Money has undoubtedly changed the modern game, arguably nowhere more so than in England. The structure of the Premier League has already seen a new status quo since vast amounts of TV money started rolling in.
It’s not too long ago that teams like Chelsea, Liverpool and Manchester United felt entitled to sign the best players from the rest of the league. Smaller teams now have enough financial clout to fend off most advances, while they can pay enough in wages to keep star players happy.
In response, richer teams have begun to horde players at every level, fighting viciously for the chance to sign a talented youngster for £20M instead of £60M a few years later.
Wages have increased at a similar rate in recent years, so is it time for a salary cap in the Premier League, and European football as a whole?
On the one hand, it’s hard to sit here and advocate for others to be paid less. Footballers don’t have the longest careers, so it makes sense for them to earn as much as possible within the limited time they have.
However, a cap could work for the good of the game in the long run, making it fairer for the ‘have nots’.
The current model
UEFA Financial Fair Play regulations have failed to provide parity between clubs, (as many people expected at the time) with most teams failing to receive anything more than a slap on the wrist if they break the rules.
FFP links spending power to a teams generated income, effectively outlawing artificial inflation through outside investment.
The most obvious criticism is that’s it reinforces the status quo by making it increasingly difficult to compete with more established teams.
Salaries in the Premier League totalled out at £2.9B for the 2017/18 season. It’s an overall increase of £400M year-on-year, with an average ratio of wages to revenue equalling 60%.
Manchester City steamrolled through all opposition on their way to the title, and their wage bill of £260M is only matched by Manchester United (£296M).
While the latter prove that throwing money at a problem isn’t always the best solution, they’re entitled to spend vast amounts under current rules due to their massive revenue streams. They’re going to get it right eventually.
In European competition, Tottenham infamously spent nothing in the 2018/19 transfer window and went on to feature in the Champions League final. They’re an outlier in many ways, as just under 40% of their revenue was paid out in wages.
In comparison, eventual winners Liverpool spent £163M on reinforcements during the summer, while their wage bill increased by 26% overall.
The Premier League had four finalists in Europe this year. It’s the first time all four have come from one nation, and it’ll be hard to find a Liverpool fan who thinks the additional outlay on wages wasn’t worth it.
The same is true for Tottenham fans, who saw their makeshift team fall apart at the final hurdle.
Would a cap work in the Premier League?
Hard salary caps have successfully been implemented in US sports like the NFL, which still manages to be dominated by a single team.
Regardless, if the PL forced clubs to do the same, there would be numerous positives to consider. Firstly, it would dilute decent players between clubs more evenly, as game time would be more important than sitting on the bench to earn higher wages.
Liverpool legend John Barnes is the latest voice to call for a cap on wages. He told the Irish Independent:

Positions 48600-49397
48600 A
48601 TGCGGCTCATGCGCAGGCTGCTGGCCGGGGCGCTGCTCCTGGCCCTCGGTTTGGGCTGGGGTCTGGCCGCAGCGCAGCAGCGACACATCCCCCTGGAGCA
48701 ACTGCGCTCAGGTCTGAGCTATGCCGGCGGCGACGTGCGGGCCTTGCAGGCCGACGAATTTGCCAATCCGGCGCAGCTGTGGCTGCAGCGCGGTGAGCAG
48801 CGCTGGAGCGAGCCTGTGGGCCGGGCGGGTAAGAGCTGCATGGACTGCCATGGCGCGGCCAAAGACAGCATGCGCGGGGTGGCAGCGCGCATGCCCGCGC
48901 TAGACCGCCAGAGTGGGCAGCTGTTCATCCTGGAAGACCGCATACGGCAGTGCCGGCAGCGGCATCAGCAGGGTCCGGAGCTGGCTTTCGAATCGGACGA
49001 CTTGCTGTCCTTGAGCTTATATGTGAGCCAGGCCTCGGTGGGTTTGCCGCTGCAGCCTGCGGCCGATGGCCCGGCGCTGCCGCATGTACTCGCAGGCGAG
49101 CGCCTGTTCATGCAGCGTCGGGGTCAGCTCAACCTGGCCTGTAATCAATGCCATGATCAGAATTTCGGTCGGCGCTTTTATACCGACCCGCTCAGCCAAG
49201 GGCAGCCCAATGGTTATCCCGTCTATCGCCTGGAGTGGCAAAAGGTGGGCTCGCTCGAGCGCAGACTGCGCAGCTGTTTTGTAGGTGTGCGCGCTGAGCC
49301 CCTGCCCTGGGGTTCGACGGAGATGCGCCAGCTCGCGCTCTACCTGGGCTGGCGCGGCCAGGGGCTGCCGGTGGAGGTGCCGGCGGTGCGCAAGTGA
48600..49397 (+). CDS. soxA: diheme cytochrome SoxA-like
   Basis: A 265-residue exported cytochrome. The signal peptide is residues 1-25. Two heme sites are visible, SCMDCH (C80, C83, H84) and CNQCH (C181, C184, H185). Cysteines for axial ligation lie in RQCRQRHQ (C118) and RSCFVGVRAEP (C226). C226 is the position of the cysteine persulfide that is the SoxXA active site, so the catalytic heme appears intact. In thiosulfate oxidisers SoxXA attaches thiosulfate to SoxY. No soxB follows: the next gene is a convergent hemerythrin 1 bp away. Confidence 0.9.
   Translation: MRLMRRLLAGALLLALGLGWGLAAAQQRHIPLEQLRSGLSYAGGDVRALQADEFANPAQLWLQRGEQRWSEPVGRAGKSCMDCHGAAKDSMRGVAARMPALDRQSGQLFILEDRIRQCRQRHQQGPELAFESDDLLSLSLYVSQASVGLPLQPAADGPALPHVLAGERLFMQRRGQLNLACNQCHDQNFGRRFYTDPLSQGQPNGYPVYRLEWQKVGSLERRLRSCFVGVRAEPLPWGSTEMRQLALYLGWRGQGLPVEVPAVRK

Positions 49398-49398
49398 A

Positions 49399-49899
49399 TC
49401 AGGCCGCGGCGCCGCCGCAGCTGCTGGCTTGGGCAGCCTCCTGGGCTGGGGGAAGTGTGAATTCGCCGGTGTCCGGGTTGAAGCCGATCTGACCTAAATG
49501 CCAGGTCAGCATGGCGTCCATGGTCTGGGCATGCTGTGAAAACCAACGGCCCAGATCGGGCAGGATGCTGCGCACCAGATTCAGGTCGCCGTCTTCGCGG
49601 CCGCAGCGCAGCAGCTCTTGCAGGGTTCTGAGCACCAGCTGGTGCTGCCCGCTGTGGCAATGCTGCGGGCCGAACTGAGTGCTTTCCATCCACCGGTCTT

“I am a firm advocate of a salary cap as that will instantly begin to level the playing field. When I suggest this, people always say it can't work and clubs would find a way of getting around it, but it has been effective in other sports around the world and I don't see any reason why football cannot follow suit.”
Clubs at the top of the tree will likely have something to say about it, while Barnes’ Liverpool managed to claim the biggest prize of all while paying over 25% more than they did in the previous year.
Regardless, City’s domestic dominance could go unchecked in coming years if they continue to stockpile talented players worth more than the GDP of some small countries.
A cap would ensure that clubs pay more attention to their youth teams. Young players in the top flight are arguably paid too much too soon, with many struggling for game time after they’ve made a move to a bigger club.
Chelsea’s loan army of 49 players is a example of the commodification of youth footballers, most of which will never get a sniff at first team action in Stamford Bridge.
If administrators did decide to force clubs to cap wages, nothing would stop the largest from joining the proposed European Super League which has been doing the rounds for over a decade.
So, would a cap work in England? Of course. There’s no reason outside of the established hierarchy being unwilling to change the status quo. You’d think owners would welcome the chance to save money, but City is willing to lose it hand over fist.
If wages continue to rise at current levels, the Premier League could eventually go back to the days of being domestically dominated by the top two.
Manchester City and Liverpool were so far ahead of the pack this year, and they’re likely to grow even stronger in the summer.
A salary cap could potentially curb the continued rise of Manchester City, but you only have to look to Old Trafford to see how reckless spending and massive wages doesn’t always guarantee results.
The ideal time for a salary cap was probably over a decade ago, but John Barnes is right to argue that there’s no reason why football can’t follow other sports and leagues like the MLS.
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